Folks in the Waterford area frequent their local market at the town hall on Rope Ferry Road, Saturday mornings. Vendor Rob Schacht, from Quaker Hill's Hunts Brook Farm, reports that the market offers a diverse selection of meats, fruits and vegetables. There are about 15 vendors with an occasional crafter.
"Great local farms are participating," says Schacht, who was involved in the original conception of the market four years ago. "Farmers markets are more than an economic interaction. They (the patrons) are helping keep the farming community vibrant and alive."
Teri Smith is the coordinator and vendor at the Niantic Farmers Market, where a small group of vendors create a small-town opportunity for patrons to enjoy big-town flavor. While acoustic guitarist John Wood often entertains the crowd, shoppers can find hanging baskets, honey, candles, hummus, prepared foods, pork, ham and bacon, and lots more offered by the 6-8 vendors that attend each Thursday. Up until last year, it was limited only to food.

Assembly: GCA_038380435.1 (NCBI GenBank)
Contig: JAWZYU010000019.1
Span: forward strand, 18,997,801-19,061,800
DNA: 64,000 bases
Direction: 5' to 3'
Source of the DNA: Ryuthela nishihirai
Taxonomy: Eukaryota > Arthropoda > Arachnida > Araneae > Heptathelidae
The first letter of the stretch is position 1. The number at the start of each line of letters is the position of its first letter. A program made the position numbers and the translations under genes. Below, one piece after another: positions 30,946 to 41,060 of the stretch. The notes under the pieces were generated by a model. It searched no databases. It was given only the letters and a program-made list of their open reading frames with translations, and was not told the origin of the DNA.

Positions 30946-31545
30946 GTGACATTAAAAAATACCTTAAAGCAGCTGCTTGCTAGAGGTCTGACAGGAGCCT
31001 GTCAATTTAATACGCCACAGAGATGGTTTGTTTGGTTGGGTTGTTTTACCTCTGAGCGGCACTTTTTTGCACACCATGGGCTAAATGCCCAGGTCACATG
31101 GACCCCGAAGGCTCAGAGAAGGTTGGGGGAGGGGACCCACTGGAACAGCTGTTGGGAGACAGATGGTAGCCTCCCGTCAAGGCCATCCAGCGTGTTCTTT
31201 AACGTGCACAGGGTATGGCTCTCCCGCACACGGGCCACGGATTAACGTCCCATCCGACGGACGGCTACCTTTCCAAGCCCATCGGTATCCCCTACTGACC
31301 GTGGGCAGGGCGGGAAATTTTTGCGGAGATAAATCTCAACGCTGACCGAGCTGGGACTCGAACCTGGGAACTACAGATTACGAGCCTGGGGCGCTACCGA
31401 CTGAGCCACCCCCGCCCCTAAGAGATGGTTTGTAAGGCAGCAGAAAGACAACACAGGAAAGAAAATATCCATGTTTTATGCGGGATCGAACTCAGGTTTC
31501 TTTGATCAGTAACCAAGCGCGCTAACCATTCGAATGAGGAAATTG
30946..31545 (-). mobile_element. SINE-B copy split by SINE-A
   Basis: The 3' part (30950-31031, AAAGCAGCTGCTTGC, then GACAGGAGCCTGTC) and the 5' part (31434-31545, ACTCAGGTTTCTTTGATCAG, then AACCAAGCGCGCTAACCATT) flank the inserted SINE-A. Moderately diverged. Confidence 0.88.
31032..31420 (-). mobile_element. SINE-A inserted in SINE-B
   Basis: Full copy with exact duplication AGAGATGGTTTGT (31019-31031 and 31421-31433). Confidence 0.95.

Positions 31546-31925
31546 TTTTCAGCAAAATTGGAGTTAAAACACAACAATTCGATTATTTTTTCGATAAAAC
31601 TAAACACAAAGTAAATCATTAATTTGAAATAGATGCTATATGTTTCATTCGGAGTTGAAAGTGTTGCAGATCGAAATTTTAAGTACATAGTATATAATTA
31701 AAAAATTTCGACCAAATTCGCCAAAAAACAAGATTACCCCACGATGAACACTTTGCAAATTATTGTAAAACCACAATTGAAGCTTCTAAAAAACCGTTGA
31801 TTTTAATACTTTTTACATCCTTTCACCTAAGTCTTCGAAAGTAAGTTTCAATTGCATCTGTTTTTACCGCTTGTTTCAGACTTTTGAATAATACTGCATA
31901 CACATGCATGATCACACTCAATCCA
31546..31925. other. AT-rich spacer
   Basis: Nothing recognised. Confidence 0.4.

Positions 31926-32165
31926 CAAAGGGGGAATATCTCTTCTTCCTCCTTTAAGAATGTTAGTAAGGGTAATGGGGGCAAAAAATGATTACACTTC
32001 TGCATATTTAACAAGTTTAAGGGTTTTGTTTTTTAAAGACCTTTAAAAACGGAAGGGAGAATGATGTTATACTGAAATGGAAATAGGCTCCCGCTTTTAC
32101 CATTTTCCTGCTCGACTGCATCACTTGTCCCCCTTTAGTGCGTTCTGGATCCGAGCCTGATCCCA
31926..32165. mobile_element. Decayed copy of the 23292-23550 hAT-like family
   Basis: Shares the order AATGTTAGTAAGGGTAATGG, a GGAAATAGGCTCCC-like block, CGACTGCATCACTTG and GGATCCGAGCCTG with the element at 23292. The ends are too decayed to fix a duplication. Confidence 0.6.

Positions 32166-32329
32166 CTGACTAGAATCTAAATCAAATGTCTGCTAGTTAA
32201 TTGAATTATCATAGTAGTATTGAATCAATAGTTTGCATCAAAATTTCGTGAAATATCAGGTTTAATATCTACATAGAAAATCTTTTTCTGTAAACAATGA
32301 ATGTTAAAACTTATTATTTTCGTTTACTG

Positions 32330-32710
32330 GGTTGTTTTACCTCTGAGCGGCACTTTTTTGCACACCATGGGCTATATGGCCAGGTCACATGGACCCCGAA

"We don't want it to be a craft fair," says Smith, owner of Smith Acres in Niantic. "It's a farmers market." But now they allocate space for an artisan or two. Smith brings her USDA-certified, hormone-free smoked meats to the Niantic market.
"I just love local people, and it's a fun cause because it's a place to meet and greet your friends. It's a social event. You come to the farmers market and go home with everything you need for dinner and flowers for the table."